sentenced him to 120-days in administrative segregation, 120days loss commutation credits, and 10-days detention. (Docket
Entry 9 at 4). Plaintiff appealed, and the New Jersey Appellate
Division ordered a rehearing. (Docket Entry 9 at 4). At the
rehearing on April 30, 2014, a different hearing officer found
Plaintiff not guilty of the offense. (Docket Entry 9 at 4).
Plaintiff asserts that as a result of the guilty finding from
Defendant Zimmerman, he was removed from a substance abuse
program and denied the opportunity to enter into a halfway house
or community release program. (Docket Entry 9 at 4).
Plaintiff states that the assault resulted in permanent
injuries to his right shoulder. (Docket Entry 9 at 4). He also
asserts mental and psychological suffering.
Defendants’ Statement of Facts
Defendants Redmond and Mercardo argue the claims against
them should be dismissed as Plaintiff failed to exhaust his
administrative remedies. They argue Plaintiff was incarcerated
at the time the alleged assault occurred, (Defendants’ Statement
of Material Facts ¶ 1); the date on which Plaintiff submitted
his original complaint, (Defendants’ Statement of Material Facts
¶ 2); and the date on which the amended complaint was filed,
(Defendants’ Statement of Material Facts ¶ 2). Plaintiff had
previously used the facilities’ grievance procedures, but none
of the filed grievances related to the allegations contained in
the complaint. (Defendants’ Statement of Material Facts ¶¶ 7-8).
STANDARD OF REVIEW
Summary judgment is appropriate “if the movant shows that
there is no genuine dispute as to any material fact and the
movant is entitled to judgment as a matter of law.” Fed. R. Civ.
P. 56(a). A dispute is “genuine” if “the evidence is such that a
reasonable jury could return a verdict for the non-moving
party.” Anderson v. Liberty Lobby, Inc., 477 U.S. 242, 248
(1986). A fact is “material” only if it might affect the outcome
of the suit under the applicable rule of law, and disputes over
irrelevant or unnecessary facts will not preclude a grant of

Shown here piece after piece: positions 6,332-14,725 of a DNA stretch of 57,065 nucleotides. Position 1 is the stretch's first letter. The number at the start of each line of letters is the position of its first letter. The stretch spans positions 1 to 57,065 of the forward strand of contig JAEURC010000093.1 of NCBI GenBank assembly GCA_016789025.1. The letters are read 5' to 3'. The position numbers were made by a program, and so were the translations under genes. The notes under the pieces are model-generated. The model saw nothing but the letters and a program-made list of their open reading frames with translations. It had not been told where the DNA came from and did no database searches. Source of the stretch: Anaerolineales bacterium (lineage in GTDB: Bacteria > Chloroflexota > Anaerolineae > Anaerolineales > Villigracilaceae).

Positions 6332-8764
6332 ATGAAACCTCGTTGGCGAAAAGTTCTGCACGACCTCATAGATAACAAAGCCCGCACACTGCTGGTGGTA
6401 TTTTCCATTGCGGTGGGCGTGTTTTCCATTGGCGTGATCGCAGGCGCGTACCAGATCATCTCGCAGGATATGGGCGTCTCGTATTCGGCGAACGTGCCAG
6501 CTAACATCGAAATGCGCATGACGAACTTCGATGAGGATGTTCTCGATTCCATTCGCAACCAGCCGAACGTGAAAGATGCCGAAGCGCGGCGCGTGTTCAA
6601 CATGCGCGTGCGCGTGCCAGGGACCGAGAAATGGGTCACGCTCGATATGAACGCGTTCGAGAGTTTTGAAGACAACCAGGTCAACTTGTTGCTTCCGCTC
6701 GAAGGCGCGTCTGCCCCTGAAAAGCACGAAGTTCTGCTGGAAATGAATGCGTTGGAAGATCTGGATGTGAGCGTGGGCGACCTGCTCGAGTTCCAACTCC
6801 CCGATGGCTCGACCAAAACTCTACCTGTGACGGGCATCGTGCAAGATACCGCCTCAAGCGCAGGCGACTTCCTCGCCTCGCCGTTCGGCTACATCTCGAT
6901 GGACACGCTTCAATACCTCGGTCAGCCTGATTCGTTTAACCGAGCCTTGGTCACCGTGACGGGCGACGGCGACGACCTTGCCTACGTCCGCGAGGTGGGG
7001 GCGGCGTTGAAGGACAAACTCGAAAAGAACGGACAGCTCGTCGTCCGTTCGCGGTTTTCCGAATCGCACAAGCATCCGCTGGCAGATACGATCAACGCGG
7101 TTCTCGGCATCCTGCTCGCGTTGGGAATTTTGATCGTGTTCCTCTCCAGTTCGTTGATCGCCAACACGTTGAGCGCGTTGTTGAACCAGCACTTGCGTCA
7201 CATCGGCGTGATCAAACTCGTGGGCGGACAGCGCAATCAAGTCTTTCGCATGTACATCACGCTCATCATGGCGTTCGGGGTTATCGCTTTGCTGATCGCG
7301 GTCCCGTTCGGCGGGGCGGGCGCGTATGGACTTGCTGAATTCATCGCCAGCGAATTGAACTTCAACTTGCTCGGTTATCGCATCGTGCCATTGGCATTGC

summary judgment. Ibid.
The non-moving party “‘need not match, item for item, each
piece of evidence proffered by the movant,’ “but must simply
present more than a “mere scintilla” of evidence on which a jury
could reasonably find for the non-moving party. Boyle v. Cnty.
of Allegheny Pa., 139 F.3d 386, 393 (3d Cir. 1998) (quoting
Anderson, 477 U.S. at 252). “Where the record taken as a whole
could not lead a rational trier of fact to find for the
nonmoving party,” no genuine issue for trial exists and summary
judgment shall be granted. Matsushita Elec. Indus. Co. v. Zenith
Radio Corp., 475 U.S. 574, 587 (1986) (internal citation
omitted). The Court will view any evidence in favor of the
nonmoving party and extend any reasonable favorable inferences
to be drawn from that evidence to that party. See Scott v.
Harris, 550 U.S. 372, 378 (2007).
Plaintiff, proceeding in this case pro se, has not filed
any opposition to the instant motion. Plaintiff's failure to
respond “is not alone a sufficient basis for the entry of a
summary judgment.” See Anchorage Assocs. v. Virgin Islands Bd.
of Tax Review, 922 F.2d 168, 175 (3d Cir. 1990). The Court must
still determine whether granting summary judgment is
appropriate. See Fed. R. Civ. Pro. 56(e)(3) (“If a party fails
to properly support an assertion of fact or fails to properly
address another party's assertion of fact . . . the court may
grant summary judgment if the motion and supporting materials .
. . show that the movant is entitled to it.”); see also Muskett
v. Certegy Check Servs., Inc., No. 08–3975 (JBS/JS), 2010 WL
2710555, at *3 (D.N.J. July 6, 2010) (citing Anchorage Assocs.).
The Court does, however, deem Defendants’ facts undisputed for
the purposes of this motion. Fed. R. Civ. Pro. 56(e)(2); Local
Civ. R. 56.1(a).
Defendants argue they are entitled to judgment as a matter
of law because Plaintiff failed to exhaust his administrative
remedies on the claims raised in the complaint. The Prison
Litigation Reform Act (“PLRA”) states:
No action shall be brought with respect to prison
conditions under section 1983 of this title, or any other